Homepage
Crypto
Index
Glossary
Enigma
Hagelin
Fialka
Nema
AT&T
Datotek
Gretag
HELL
ITT
Motorola
Mils
OMI
Philips
Racal
Siemens
STK
Tadiran
Telsy
Teltron
Transvertex
TST
USA
USSR
UK
Yugoslavia
Voice
Hand
OTP
EMU
Mixers
Phones
FILL
Codebooks
Algorithms
Spy radio
Burst encoders
Intercept
Covert
Radio
PC
Telex
People
Agencies
Manufacturers
• • • Donate • • •
Kits
Shop
News
Events
Wanted
Contact
About
Links
   Logo (click for homepage)
MEL BA-1304   EMU
Electronic Message Unit

The BA-1304 was an Electronic Message Unit for the PRC-319 manpack radio. It was built by MEL in the UK in the late 1980s as part of the Clansman radio system. It allowed secure messages to be sent between Special Operations units. The EMU was usually contained in a special 'slot' on the body of the PRC-319, but could also be used stand-alone, powered by a single 9V block battery.
 
The image on the right shows a typical BA-1304 EMU with numerical keypad and an LCD display. The LCD has a protective lid, which is open here. Below the keyboard, at the bottom left, is the ON/OFF/MODE-selector that is used to turn the unit on. To the right of the mode-switch is a button that illuminates the display momentarily.

When powered by its own 9V battery, the BA-1304 can be used completely stand-alone for the preparation, entering and reading messages. The on-board static RAM memory allows stored messages to be retained for over 500 hours.
  
EMU with display open

The BA-1304 uses the RWOP 1 data communication protocol, which uses standard frequency shift keying (FSK) with 850 Hz shift and Forward Error Correction (FEC) for protection against reception errors [1]. The bandwidth varies with the keying speed from 1055 Hz at 75 baud to 1320 Hz at 300 baud data rate. It also has an intermediate speed of 150 baud with a bandwidth of 1170 Hz.
 
EMU with display open The EMU with the display open, showing the battery compartment at the left The EMU slotted into the PRC-319 rig (left) The EMU (left) aside the control unit of the PRC-319 rig

 
Interior
The EMU measures approx. 16 x 9 x 4 and is easily accessible. Removing 7 bolts from the bottom of the unit provides access to the interior. After opening, the solder side of the main printed circuit board (PCB) is exposed. The main PCB is stacked and is held in place by 6 further bolts.
 
After removing these bolts, the PCB assembly can be separated from the case. The PCBs are connected to the controls and connectors of the case by means of two multi-coloured cable assemblies, each plugged to one of the PCBs.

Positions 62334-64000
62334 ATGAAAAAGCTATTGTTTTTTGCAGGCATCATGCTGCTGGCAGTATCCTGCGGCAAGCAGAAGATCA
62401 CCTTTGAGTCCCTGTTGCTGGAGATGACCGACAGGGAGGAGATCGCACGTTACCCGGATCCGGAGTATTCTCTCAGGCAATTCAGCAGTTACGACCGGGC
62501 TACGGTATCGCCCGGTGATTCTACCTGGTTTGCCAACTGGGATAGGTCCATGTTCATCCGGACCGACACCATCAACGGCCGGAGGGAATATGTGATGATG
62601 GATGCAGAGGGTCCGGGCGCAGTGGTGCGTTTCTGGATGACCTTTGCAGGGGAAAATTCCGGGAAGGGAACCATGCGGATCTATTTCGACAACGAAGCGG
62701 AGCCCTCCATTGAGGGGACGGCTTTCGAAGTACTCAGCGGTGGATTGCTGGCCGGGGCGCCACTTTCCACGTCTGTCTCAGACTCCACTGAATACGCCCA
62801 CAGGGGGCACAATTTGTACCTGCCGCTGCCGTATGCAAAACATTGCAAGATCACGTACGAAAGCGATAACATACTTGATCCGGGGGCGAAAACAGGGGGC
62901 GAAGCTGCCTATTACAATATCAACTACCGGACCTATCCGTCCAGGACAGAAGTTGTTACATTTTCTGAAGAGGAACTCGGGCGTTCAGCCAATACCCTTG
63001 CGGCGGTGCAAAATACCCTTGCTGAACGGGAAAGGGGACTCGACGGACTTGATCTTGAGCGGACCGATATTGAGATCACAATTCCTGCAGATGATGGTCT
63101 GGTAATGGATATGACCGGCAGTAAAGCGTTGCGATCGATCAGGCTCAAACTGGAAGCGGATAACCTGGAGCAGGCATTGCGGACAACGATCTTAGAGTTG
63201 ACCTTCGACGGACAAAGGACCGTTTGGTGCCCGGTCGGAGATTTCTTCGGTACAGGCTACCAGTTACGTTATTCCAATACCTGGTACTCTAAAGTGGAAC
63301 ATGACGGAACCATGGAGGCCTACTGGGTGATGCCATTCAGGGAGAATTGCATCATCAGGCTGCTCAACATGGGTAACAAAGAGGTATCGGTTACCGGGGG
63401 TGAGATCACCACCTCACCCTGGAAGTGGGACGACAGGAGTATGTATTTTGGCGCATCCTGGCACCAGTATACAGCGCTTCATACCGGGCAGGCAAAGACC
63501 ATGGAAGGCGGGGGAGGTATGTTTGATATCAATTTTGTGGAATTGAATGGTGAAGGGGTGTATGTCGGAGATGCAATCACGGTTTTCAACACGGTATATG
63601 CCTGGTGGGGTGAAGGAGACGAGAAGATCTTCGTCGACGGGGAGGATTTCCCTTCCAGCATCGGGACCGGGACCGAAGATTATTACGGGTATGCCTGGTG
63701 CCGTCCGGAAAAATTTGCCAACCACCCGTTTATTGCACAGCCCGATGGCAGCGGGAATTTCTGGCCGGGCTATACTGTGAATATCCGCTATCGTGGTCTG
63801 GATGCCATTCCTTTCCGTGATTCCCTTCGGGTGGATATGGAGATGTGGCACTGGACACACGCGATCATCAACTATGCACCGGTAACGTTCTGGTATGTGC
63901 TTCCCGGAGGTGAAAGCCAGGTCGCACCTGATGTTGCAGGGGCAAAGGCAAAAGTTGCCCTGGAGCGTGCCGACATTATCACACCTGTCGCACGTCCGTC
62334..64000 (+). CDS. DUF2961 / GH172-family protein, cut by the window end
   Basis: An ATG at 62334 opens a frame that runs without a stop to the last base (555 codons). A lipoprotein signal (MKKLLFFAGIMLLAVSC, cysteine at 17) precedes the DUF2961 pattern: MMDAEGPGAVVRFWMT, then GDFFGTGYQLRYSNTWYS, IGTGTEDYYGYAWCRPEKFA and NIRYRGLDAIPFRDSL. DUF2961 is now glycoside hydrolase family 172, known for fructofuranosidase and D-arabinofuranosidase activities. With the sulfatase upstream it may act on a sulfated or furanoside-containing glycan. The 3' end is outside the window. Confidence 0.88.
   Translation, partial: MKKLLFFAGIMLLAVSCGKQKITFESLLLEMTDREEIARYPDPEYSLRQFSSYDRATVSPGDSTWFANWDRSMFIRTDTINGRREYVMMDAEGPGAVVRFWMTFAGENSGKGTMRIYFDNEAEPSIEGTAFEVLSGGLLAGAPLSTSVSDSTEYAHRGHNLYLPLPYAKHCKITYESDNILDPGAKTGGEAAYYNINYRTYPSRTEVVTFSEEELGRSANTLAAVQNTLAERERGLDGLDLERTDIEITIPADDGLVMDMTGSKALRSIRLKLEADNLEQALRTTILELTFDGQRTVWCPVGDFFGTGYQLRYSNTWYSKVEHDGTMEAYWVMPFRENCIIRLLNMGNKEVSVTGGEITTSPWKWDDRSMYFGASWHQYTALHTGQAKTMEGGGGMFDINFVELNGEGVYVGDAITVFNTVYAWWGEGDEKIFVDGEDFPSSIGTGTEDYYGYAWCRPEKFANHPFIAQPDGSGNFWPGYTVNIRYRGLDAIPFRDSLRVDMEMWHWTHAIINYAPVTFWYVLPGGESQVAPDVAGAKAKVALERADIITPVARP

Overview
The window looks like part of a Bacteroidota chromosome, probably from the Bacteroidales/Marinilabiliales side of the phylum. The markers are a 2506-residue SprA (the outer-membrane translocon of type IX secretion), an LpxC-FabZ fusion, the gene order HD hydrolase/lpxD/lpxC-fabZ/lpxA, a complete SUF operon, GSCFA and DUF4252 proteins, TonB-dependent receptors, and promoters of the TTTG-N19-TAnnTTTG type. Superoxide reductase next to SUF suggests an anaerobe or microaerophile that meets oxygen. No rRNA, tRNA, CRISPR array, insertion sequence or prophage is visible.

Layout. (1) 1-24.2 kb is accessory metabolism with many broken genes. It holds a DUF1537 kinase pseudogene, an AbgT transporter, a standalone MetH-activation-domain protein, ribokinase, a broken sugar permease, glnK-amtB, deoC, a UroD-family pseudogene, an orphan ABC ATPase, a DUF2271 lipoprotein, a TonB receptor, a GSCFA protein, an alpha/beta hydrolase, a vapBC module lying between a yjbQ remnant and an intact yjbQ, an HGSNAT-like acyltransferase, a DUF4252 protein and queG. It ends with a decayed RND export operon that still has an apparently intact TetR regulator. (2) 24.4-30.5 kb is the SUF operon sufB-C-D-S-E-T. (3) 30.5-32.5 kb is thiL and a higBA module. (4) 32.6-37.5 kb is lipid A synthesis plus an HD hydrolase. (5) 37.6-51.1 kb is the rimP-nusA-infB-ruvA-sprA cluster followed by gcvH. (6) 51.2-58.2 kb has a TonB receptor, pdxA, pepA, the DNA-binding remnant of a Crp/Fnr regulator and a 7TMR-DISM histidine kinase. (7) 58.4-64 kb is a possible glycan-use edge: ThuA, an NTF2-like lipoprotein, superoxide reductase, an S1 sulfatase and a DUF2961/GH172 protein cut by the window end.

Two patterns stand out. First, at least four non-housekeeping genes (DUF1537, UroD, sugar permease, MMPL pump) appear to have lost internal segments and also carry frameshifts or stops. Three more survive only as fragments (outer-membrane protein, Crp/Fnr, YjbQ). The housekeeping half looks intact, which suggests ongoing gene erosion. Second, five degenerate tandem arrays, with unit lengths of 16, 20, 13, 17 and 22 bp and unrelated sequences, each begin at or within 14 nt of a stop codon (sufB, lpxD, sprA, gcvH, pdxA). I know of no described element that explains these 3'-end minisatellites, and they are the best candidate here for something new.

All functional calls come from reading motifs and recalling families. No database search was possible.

The PCB assembly consists of two multi-layer boards stacked on top of each other. They are connected together by means of a simple inter-board connector and are easily separated. The upper board contains the display and the display drivers, whilst the lower board contains the microcontroller, memory and crypto engine.
  
The interior of the EMU after the electronics assembly (left) has been removed

At present we have no further information about the operating principle of this device. It you have additional information, such as the circuit diagram or the service manual, please contact us. The standard operator's manual is available for download below [A].
 
Interior of the EMU Contents of the EMU Cables inside the EMU The interior of the EMU after the electronics assembly (left) has been removed Interior of the EMU Rear of the display board

 
Bravo Two Zero
For many years, the PRC-319 and the BA-1304 (EMU) were standard issue for the S.A.S., the British Special Forces. It was used for behind-enemy-lines missions in Iraq during the First Gulf War in 1991. A good example of the use of the EMU and the PRC-319 radio is given in the book Bravo Two Zero by SAS Sergeant Andy McNab. 1

This book is based on a real mission in Iraq, designated Bravo Two Zero [2], lead by McNab in January 1991. The 8-member team had one PRC-319 radio with EMU for emergency use. It had to be used in burst mode (i.e. no voice calls) in order to avoid interception and Direction Finding (DF) by the enemy . The team also carried four TACBE (Tactical Beacon) units for emergency distress calls in case the PRC-319 got lost or damaged.
 
  1. Any McNab is the pseudonym of sergeant Steven Billy Mitchell, the patrol commander.

Documentation
  1. MEL, Operator Handbook for the Electronic Message Unit (EMU) BA 1304
    Publication number 1673. June 1988. 26 pages.

References
  1. Paul Signorelli, RWOP (RW Open Protocol)
    ARRL website. Retrieved April 2010.

  2. Wikipedia, Bravo Two Zero
    Retrieved April 2010.

Further information

Any links shown in red are currently unavailable. If you like the information on this website, why not make a donation?
Crypto Museum. Created: Wednesday 07 April 2010. Last changed: Friday, 20 May 2016 - 07:51 CET.
Click for homepage